Scam calls can happen to anyone, even people who are typically savvy about scams. Here are some real cases testimonials:
- “I received a call from someone claiming to be from Microsoft. They said that my computer had a virus and offered to fix it for a fee. I fell for it and paid them, but my computer still had the virus and they had my credit card information.” – Jane, 34
- “I received a call from someone claiming to be from the IRS. They said that I owed back taxes and threatened to arrest me if I didn’t pay immediately. I panicked and gave them my credit card information, but later realized it was a scam.” – Tom, 48
- “I received a call from someone claiming to be from my bank. They said that my account had been compromised and asked for my account information to fix the issue. I hung up and called my bank directly, and they confirmed that it was a scam.” – Sarah, 26
Tips and Tricks
Here are some tips and tricks for spotting scam calls:
- Don’t trust unsolicited calls: If you receive a call from someone you don’t know, be cautious. Scammers often use unsolicited calls to trick people.
- Verify the caller’s identity: If someone claims to be from a company or organization, ask for their name and contact information. You can then verify their identity independently.
- Don’t give out personal information: Never give out personal information over the phone, especially if you didn’t initiate the call.
- Hang up and call back: If you’re unsure if a call is legitimate, hang up and call the company or organization directly. This will help you avoid falling for a scam.
- Report suspicious calls: If you receive a suspicious call, report it to the Federal Trade Commission (FTC) at ftc.gov/complaint.
Have Some Fun After Spotting Them
Scam calls can be scary and serious, but that doesn’t mean we can’t have a little humor about them. Here are some lighthearted tips for dealing with scam calls:
- Pretend you’re a robot: If a scammer calls and asks for your information, respond with robotic phrases like “I cannot process that request” or “Please provide more information.” The scammer will likely get frustrated and hang up.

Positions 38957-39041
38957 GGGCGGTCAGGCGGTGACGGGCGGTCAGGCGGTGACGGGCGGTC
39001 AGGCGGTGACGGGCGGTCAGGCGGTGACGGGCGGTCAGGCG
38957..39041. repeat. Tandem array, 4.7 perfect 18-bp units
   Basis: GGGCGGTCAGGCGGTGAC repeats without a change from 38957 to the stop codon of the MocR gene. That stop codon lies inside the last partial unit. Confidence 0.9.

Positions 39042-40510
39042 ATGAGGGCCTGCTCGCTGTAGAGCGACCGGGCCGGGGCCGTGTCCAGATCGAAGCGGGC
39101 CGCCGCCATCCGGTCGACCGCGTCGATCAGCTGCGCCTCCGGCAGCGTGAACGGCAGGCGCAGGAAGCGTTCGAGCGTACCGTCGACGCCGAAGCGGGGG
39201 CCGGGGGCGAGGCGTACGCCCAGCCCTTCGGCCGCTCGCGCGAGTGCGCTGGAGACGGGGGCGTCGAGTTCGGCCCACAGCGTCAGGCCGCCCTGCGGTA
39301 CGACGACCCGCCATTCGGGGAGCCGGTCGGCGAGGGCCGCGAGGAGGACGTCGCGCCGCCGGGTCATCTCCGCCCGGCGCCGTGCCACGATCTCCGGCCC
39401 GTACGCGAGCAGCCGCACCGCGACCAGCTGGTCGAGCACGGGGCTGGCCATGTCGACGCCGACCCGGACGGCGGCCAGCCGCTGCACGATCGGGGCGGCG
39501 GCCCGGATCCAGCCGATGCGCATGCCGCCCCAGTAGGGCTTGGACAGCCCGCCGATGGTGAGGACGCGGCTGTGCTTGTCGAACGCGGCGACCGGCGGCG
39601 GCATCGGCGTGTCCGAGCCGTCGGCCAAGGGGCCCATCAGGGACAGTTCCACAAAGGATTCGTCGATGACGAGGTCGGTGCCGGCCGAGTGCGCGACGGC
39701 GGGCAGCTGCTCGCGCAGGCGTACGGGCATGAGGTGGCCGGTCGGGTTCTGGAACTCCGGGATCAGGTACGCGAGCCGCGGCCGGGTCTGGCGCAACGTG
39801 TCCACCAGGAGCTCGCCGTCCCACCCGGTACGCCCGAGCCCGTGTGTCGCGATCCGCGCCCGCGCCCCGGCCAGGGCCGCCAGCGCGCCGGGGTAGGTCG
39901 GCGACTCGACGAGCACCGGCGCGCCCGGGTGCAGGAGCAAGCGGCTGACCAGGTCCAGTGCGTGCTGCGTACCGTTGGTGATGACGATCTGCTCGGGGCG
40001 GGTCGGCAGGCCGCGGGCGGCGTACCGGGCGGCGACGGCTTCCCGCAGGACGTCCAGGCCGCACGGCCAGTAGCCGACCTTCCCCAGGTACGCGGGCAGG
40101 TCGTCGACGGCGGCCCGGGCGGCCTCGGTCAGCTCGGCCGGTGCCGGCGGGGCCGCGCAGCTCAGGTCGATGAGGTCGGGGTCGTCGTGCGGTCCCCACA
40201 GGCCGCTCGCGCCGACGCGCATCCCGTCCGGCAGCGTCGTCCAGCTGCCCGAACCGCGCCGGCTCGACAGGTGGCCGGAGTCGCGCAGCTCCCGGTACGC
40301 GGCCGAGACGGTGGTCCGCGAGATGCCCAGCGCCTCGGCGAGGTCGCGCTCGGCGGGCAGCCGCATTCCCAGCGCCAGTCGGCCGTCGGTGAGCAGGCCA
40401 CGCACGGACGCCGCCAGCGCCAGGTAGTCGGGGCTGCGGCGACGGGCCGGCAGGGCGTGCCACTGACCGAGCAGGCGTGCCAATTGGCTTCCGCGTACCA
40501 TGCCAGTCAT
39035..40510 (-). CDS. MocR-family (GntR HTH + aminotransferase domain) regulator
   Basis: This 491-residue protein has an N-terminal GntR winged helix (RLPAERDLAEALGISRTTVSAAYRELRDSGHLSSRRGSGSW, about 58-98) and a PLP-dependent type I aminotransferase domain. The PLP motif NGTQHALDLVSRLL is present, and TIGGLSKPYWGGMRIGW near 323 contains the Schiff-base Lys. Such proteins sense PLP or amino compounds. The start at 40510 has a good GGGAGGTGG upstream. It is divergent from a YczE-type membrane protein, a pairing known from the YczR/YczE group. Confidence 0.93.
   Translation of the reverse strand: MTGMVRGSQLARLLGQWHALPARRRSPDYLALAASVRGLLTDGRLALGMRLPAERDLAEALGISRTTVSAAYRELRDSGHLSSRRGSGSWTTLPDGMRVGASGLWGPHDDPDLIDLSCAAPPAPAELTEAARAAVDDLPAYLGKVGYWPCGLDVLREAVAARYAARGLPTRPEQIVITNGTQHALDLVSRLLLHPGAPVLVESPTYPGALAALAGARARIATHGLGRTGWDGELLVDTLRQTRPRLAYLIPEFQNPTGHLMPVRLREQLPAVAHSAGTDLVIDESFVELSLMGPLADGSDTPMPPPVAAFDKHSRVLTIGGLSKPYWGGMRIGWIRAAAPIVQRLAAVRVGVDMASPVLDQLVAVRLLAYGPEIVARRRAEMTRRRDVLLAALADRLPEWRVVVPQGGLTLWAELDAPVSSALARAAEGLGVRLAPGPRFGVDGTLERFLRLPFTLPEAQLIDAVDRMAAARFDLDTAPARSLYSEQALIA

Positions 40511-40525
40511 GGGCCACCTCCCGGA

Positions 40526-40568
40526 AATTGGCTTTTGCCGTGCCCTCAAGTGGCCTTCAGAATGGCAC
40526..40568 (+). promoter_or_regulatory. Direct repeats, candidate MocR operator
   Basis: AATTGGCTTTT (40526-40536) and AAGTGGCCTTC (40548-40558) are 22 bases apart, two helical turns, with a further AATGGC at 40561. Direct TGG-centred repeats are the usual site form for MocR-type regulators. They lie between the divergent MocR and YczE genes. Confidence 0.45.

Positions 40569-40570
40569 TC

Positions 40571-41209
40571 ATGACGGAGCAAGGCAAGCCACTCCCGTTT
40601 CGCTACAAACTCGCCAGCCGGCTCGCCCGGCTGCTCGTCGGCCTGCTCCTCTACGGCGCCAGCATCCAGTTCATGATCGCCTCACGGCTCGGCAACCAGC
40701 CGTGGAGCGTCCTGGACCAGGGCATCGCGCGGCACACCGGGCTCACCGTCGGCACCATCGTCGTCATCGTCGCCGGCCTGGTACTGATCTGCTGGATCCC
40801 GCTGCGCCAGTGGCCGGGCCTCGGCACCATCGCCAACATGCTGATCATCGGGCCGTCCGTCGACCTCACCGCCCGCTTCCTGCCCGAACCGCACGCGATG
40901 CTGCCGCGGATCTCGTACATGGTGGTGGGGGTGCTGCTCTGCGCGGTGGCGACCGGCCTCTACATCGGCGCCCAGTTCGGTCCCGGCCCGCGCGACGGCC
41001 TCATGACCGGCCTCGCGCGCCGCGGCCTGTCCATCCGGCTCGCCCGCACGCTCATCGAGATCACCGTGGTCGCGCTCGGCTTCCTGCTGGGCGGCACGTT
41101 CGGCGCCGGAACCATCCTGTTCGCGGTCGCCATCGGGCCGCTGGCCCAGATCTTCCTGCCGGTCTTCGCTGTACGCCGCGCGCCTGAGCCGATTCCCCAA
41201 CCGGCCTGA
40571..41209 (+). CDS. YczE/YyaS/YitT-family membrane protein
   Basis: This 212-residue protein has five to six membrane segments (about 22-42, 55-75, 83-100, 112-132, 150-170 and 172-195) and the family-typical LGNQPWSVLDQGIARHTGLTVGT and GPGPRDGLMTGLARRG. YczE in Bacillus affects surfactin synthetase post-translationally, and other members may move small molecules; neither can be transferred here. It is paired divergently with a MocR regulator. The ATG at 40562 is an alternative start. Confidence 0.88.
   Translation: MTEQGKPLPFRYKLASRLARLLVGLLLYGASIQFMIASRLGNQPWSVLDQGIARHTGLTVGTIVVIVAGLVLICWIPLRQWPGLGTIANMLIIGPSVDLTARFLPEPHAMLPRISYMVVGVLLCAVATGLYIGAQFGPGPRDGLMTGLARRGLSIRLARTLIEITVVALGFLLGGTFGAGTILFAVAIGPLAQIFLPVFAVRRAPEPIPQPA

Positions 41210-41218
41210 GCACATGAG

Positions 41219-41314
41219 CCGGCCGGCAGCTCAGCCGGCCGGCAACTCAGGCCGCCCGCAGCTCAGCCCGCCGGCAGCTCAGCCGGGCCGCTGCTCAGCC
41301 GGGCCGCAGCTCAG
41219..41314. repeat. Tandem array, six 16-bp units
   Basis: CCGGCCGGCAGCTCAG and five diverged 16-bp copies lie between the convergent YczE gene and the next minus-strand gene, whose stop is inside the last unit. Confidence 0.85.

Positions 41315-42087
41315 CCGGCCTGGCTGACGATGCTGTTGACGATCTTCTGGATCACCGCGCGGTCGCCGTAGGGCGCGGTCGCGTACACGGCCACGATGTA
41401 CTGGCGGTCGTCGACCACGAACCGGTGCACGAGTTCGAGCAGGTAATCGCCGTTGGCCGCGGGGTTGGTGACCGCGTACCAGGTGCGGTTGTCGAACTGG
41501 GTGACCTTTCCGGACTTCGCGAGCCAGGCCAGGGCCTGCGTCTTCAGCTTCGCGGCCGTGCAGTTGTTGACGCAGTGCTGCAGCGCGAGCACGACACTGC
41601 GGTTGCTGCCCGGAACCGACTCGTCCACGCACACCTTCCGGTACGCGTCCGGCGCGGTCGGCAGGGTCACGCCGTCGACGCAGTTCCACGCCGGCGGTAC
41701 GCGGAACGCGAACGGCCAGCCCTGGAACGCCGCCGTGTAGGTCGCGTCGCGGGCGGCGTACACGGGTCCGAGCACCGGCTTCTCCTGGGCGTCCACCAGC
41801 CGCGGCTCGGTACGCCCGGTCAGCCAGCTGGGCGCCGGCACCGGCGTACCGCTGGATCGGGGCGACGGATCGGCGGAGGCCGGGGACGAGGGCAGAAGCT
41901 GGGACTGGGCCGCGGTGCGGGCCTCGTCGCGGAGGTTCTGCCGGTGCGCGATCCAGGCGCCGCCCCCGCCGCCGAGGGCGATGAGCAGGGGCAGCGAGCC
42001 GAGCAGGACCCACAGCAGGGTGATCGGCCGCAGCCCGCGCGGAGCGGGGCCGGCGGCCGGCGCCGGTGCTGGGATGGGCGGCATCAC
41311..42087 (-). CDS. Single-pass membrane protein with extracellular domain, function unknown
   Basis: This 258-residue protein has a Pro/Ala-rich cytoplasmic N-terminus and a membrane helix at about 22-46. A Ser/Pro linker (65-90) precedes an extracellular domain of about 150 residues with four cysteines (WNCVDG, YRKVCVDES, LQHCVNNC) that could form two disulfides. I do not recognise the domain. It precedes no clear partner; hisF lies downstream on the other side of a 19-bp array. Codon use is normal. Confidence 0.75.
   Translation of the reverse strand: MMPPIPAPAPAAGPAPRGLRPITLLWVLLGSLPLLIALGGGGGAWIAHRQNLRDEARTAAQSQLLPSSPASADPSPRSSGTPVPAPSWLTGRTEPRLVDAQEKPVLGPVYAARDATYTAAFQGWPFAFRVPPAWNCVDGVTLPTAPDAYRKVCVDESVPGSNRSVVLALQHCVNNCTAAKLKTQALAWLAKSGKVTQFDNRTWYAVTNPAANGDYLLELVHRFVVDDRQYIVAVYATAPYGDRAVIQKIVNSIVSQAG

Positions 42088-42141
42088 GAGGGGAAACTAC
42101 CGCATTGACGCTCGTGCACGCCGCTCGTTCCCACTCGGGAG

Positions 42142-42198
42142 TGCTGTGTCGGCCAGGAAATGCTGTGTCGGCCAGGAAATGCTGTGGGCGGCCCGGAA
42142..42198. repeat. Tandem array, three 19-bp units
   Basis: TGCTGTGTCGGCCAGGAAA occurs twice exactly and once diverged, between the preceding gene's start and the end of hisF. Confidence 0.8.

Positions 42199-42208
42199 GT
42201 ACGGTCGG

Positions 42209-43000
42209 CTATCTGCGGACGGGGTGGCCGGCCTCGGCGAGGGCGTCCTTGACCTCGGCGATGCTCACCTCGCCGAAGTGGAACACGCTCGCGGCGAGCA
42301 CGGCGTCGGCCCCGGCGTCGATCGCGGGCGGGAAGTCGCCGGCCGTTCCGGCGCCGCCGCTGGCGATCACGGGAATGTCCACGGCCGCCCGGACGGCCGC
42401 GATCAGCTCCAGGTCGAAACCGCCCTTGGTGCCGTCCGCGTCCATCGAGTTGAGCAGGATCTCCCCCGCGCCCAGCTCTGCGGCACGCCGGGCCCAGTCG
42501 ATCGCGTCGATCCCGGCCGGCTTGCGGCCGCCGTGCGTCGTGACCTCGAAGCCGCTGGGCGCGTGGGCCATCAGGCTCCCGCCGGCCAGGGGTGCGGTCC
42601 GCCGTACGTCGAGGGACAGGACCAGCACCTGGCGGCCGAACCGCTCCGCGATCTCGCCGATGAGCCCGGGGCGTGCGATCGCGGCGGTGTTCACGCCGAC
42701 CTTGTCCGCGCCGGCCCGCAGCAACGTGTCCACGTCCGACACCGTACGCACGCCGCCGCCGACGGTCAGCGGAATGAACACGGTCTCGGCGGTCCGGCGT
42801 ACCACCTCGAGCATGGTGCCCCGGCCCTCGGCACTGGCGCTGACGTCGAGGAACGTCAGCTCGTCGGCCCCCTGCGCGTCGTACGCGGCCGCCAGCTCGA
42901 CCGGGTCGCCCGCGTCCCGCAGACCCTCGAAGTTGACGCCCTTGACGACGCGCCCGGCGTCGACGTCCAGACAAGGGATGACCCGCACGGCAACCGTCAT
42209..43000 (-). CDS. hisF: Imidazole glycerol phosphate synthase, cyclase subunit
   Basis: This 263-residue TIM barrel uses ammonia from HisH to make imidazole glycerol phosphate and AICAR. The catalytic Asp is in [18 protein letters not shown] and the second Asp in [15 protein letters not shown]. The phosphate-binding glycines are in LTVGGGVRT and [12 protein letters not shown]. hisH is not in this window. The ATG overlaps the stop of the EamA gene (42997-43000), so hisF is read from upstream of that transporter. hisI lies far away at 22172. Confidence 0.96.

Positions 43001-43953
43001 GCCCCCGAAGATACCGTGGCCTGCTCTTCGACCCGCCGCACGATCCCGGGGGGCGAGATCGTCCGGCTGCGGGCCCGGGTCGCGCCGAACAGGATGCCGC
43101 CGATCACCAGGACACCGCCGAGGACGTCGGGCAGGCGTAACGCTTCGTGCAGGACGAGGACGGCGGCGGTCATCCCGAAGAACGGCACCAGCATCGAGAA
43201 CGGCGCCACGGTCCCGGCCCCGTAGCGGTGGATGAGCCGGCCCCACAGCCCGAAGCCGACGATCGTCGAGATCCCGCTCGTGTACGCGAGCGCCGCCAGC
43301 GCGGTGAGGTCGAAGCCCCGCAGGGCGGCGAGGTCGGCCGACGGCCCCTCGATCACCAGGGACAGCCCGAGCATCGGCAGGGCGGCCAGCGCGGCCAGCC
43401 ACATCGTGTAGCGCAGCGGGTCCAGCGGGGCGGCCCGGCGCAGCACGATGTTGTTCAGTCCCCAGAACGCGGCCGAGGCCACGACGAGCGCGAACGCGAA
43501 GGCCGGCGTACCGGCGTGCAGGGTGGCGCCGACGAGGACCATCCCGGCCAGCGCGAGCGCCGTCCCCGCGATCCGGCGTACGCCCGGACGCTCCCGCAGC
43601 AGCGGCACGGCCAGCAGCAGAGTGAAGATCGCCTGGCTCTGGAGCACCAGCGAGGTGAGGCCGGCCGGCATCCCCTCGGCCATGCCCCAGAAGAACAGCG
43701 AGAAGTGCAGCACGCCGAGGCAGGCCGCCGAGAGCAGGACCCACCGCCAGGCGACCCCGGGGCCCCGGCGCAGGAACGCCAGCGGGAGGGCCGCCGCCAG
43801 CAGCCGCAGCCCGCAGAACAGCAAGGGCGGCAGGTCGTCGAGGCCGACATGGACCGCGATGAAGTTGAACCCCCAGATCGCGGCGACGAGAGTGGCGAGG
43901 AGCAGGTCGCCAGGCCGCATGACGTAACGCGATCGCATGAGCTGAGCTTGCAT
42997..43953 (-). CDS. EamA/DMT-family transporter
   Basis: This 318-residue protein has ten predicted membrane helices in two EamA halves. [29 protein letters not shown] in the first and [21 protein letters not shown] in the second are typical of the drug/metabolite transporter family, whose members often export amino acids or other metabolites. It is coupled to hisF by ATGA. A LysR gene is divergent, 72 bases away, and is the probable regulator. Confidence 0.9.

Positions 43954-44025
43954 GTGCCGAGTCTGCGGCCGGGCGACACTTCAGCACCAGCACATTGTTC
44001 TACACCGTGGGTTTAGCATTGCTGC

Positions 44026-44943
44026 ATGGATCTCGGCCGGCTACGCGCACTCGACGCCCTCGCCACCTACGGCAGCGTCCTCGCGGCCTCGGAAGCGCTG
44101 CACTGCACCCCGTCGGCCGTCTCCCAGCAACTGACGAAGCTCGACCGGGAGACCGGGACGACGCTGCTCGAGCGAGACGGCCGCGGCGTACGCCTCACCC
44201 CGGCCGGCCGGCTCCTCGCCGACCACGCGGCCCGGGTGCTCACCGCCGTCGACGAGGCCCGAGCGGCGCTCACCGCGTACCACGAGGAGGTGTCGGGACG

- Play dumb: If a scammer claims that your computer has a virus, pretend that you don’t know what a computer is. Ask questions like “Is that like a toaster?” or “Do I need to water it?”
- Have fun with it: If you’re feeling bold, try playing along with the scammer. Act interested in their offer, but give them ridiculous information instead of real personal information. For example, give them the name “Barack Obama” instead of your real name.
- Turn the tables: If you’re feeling particularly adventurous, try scamming the scammer. Pretend to be interested in their offer, but ask for ridiculous things in exchange. For example, ask for a unicorn instead of a “free” product.
Famous YouTube Channels Dealing With Scammers
- Scambaiter – High-quality job exposing scammers and even infiltrating their call centers. He often saves victims when possible by notifying them about a running scam.
- Kitboga – A funny personage, impersonating usually an old woman that “falls” victim to a scam. He plays along with the scammer for hours, driving them crazy, shouting and cursing the “old woman” like she really owns them something.
- Jim Browning – Probably the most popular phone scam buster ever, Jim Browning is infiltrating and hacking scammer’s computers interrupting their operations as much as possible. He tries to save victims as well. Impressive job and great educative videos.
These are just a few examples of the many scam baiters on YouTube. While their tactics may vary, they all share a common goal of exposing scammers and raising awareness about the dangers of scams.
Here is a featured video from Jim Browning’s YouTube channel.
Scam calls are a growing problem, but by following the tips and tricks outlined in this article, you can protect yourself from falling victim to these scams. Remember to always be cautious, verify the caller’s identity, and never give out personal information over the phone.
With a little bit of humor and creativity, you can even have some fun with scam calls and turn the tables on scammers. Stay safe and stay smart!